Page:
The Responsibilities Of Construction Contractors

« Back to Home

How To Troubleshoot A Window Air Conditioner

Posted on

When you don't have central air in your home, a window air conditioner is the next best thing. It provides cool air in the room it is installed in, and often times can provide cool air to nearby rooms as well. If you are having trouble with the appliance, it is time to do some troubleshooting. Here are some common problems with these A/C units and how to address them.

Does the air conditioner turn on?

One of the most common issues with window air conditioners is when they refuse to turn on altogether. As with all electrical appliances, you should check the power supply and the cords first. This might seem obvious, but in many cases, the fuse has blown or the cord has slipped out of the outlet just slightly. Make sure you have tried the switch in that room if there is a switch that works with that outlet. In addition, check the condition of the cord. If the cord is in the outlet and the outlet switch is turned on, check the fuse box next. Make sure the fuse is in the up position for the unit.

Is it turning off and on randomly?

Another problem you might be experiencing with your window air conditioner is having it turn off and on randomly, or frequently. Many window units are on an automatic setting, so it turns on when the room reaches the temperature you have programmed into the thermostat. However, when it keeps turning off and on, it is often a problem with the thermostat as it can't tell what the room's temperature is. The first thing to check is the temperature sensor, which will be located close to the evaporator coils. If it looks to have damaged wire, you will need to have it replaced. Also be sure the thermostat is not obstructed by build-up or because curtains are blocking it.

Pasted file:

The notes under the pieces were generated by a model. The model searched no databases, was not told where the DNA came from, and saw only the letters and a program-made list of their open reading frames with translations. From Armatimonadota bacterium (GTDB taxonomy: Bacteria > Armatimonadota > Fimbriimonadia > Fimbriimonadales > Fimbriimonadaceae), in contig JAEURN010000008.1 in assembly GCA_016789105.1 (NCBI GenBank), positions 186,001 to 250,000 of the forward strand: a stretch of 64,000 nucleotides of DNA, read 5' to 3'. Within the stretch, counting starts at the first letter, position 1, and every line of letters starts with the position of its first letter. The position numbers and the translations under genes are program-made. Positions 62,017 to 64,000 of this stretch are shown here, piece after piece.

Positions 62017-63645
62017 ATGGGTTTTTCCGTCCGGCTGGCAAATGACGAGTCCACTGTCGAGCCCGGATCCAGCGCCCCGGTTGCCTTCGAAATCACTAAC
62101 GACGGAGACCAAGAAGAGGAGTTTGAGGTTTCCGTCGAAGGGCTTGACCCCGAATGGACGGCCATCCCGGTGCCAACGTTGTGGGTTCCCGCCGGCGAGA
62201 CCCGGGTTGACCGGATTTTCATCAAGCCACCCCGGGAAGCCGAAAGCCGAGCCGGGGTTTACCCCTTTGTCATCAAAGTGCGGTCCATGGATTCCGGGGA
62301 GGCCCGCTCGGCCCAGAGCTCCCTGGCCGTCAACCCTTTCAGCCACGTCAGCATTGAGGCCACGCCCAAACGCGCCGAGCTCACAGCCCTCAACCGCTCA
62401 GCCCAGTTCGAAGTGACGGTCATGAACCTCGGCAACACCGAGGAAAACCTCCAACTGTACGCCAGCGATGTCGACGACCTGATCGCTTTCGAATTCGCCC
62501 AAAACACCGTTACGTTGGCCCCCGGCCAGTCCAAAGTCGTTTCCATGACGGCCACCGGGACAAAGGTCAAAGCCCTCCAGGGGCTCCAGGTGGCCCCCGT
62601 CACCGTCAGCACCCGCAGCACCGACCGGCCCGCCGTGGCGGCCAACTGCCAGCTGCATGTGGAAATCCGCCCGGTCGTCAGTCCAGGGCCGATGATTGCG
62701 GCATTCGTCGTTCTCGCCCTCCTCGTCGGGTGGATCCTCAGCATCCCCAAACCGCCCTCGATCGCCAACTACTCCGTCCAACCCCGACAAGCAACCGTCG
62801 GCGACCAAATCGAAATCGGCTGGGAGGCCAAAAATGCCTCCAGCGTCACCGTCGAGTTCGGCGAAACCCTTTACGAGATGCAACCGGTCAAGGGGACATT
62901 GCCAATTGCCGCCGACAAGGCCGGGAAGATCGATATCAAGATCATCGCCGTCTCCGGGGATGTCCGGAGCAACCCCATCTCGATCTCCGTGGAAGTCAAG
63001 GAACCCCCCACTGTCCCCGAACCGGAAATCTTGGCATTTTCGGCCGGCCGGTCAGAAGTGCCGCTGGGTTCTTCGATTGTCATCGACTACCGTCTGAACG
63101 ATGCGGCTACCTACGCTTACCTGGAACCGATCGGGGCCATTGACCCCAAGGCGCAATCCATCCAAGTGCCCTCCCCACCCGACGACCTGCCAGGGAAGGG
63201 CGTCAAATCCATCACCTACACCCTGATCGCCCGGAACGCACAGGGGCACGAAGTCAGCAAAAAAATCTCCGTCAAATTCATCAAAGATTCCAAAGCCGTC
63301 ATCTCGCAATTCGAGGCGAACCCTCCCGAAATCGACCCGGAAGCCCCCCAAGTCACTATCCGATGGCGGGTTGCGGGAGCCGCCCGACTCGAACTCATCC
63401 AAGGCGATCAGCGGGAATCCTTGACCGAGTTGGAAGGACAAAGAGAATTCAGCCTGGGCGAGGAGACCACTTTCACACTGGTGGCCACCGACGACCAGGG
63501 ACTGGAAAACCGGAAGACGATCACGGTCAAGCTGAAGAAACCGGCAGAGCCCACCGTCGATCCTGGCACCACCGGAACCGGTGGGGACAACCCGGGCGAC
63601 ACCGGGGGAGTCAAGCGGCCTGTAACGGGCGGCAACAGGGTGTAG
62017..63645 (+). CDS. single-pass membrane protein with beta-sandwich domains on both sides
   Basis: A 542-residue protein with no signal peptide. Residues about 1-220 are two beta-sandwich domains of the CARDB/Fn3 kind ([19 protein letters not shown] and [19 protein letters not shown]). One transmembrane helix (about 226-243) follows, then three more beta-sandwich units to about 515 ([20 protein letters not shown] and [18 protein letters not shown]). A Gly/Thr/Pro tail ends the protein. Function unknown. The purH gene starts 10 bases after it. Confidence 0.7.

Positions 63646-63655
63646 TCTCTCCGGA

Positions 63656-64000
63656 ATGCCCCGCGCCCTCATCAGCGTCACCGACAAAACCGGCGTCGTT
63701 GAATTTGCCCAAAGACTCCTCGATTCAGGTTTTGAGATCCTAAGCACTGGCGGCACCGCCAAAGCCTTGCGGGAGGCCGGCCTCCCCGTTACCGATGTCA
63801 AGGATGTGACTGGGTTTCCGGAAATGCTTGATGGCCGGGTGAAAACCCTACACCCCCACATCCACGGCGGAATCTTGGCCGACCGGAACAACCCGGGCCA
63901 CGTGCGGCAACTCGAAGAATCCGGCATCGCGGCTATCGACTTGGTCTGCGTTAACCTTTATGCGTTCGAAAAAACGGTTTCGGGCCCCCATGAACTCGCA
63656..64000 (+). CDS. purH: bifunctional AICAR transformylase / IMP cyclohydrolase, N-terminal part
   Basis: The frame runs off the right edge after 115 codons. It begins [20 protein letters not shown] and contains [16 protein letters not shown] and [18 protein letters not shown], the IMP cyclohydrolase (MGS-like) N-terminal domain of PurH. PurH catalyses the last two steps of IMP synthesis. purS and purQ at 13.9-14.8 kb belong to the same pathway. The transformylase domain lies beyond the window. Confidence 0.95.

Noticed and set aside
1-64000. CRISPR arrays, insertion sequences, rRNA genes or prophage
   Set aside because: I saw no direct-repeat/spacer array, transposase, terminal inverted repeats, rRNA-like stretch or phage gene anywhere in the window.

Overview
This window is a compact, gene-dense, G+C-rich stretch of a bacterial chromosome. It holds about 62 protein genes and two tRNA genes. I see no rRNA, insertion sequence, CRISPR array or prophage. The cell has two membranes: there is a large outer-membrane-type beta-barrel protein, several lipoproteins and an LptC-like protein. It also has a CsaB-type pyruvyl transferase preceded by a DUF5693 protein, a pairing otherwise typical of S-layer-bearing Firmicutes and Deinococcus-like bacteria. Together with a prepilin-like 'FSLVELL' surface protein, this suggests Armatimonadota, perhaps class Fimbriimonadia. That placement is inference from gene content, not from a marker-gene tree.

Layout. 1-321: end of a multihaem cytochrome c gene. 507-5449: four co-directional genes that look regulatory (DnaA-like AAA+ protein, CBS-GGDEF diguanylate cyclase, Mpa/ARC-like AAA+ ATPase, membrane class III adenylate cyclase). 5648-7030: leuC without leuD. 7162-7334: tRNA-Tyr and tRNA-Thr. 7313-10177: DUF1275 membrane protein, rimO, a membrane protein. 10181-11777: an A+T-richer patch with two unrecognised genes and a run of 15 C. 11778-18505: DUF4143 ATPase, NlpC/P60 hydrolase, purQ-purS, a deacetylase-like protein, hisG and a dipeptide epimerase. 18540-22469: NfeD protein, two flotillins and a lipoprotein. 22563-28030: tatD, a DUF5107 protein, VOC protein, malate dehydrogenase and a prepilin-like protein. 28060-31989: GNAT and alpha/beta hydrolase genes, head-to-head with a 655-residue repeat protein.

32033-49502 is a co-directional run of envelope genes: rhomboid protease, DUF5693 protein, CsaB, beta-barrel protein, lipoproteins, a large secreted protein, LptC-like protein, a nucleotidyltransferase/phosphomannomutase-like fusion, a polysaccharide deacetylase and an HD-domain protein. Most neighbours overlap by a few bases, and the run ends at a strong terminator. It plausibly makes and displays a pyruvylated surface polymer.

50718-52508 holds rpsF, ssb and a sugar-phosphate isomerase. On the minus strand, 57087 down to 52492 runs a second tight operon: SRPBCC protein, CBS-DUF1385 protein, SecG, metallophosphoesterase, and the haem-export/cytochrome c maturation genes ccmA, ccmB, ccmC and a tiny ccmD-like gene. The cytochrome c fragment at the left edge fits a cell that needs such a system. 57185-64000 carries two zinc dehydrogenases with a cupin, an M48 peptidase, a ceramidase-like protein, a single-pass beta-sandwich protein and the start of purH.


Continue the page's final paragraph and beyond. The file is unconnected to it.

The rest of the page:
Is there condensation?

If you notice a lot of condensation, or water, leaking out of the front of the unit when it is turned on, this is likely due to the pan's angle. The pan might be sloping at the wrong angle, causing the condensation to go back into the unit instead of outside where it is meant to go. Check the drain pan and adjust it so that all water and condensation leads outside. If this still doesn't solve the problem, you might need to get repairs.

For any other problems, contact an HVAC professional like MJM Mechanical to fix your window air conditioner.


Share